In some ways, this may seem contrary to what I teach. So, before I explain this tip, let’s review the more important concept. Here it is: Is perfectly okay to check and call. Checking is natural when your hand isn’t strong enough to bet for value. And subsequently calling is natural when your hand is too strong to fold. And those conditions happen a lot. Therefore, you should shun advice that tells you that checking and then calling is weak.
Fine. But today’s tip deals with checking from a different perspective. There are times when checking is just too dangerous and you should consider making a bet even without a significant hand-winning advantage.
While it’s often necessary to give an opponent a "free" card, you shouldn’t be happy about it. When an opponent has a weak, but easily improved, hand in any form of Stud, Omaha, or Hold ’em, your bet might snare the pot immediately.
A check, gives an opponent the opportunity to see another card painlessly. A check lets opponents stumble into free potentially winning hands they might have paid for. By betting, they’re either paying a price when you’re the favorite or they’re surrendering the pot by folding. Either is better for you than giving the gift of a free card.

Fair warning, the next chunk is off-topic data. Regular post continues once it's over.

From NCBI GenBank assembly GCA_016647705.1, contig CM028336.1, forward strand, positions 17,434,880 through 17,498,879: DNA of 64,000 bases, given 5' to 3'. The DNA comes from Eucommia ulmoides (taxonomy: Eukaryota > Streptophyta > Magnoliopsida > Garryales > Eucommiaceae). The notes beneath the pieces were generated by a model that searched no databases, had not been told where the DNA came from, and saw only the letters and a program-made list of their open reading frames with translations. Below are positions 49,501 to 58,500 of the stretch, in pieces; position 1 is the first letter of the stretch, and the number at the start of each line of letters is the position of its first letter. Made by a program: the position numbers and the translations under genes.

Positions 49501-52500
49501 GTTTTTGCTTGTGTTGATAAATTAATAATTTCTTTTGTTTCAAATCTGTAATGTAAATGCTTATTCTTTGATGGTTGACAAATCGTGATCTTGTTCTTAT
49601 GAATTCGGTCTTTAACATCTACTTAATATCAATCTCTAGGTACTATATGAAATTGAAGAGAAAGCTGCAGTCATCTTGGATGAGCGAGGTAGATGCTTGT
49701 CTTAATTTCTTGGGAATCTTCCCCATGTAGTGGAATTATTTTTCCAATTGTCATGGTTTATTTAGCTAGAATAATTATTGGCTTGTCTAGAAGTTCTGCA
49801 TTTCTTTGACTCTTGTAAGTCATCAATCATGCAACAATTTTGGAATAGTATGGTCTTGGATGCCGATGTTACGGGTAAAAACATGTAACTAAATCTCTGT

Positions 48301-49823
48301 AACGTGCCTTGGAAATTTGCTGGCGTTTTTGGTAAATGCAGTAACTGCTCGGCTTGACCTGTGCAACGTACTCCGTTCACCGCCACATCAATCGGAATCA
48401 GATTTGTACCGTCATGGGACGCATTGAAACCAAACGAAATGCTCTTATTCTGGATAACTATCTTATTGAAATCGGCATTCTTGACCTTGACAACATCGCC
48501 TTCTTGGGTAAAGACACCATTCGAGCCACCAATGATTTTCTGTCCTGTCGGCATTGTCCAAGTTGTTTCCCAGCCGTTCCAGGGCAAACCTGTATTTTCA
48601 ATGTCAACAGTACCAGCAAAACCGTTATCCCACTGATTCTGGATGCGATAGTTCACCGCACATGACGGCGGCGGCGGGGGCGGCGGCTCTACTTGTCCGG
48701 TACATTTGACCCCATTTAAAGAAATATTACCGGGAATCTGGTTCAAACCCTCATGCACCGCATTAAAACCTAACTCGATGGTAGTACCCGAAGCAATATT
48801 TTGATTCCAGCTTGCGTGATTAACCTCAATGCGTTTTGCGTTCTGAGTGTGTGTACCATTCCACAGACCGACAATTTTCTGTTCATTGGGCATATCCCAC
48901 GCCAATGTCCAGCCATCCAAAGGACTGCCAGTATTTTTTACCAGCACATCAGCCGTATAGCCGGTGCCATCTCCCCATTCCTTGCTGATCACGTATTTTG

Tie this all together and you see that checking and calling is a routine tactic when you don’t have a clear advantage against your opponent in terms of winning the pot. However, if your opponent is speculating (trying to make a straight or flush), that’s a time to bet so that the opponent doesn’t receive the next card for free. Don’t get frustrated when opponents draw out on you, but charge them for the opportunity.
Yes, it’s often hard to tell when an opponent is likely to be speculating, but if there’s a reasonable chance that’s the case, it’s often better to bet than check. — MC